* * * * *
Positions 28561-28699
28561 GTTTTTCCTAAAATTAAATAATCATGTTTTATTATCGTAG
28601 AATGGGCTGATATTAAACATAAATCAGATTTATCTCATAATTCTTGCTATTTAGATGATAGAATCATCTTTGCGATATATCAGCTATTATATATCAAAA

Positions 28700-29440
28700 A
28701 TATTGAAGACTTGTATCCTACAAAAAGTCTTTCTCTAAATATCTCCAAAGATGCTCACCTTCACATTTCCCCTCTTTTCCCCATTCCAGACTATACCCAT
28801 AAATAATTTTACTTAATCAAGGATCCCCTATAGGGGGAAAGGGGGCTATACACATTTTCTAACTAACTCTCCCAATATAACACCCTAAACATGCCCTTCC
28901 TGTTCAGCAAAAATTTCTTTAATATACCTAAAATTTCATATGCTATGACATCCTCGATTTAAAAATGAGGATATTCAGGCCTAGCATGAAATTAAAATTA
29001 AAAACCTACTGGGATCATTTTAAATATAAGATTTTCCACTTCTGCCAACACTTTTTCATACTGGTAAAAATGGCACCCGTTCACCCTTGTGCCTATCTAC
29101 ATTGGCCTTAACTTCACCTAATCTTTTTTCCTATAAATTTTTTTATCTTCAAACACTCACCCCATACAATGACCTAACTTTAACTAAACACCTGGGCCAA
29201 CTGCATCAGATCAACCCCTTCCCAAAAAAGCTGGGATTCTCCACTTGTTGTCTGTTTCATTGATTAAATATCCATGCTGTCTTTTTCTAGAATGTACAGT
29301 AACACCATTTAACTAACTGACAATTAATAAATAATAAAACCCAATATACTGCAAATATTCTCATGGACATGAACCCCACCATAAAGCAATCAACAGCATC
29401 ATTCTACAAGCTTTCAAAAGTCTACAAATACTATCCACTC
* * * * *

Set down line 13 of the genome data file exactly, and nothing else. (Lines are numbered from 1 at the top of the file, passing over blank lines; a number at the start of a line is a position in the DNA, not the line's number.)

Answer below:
29401 ATTCTACAAGCTTTCAAAAGTCTACAAATACTATCCACTC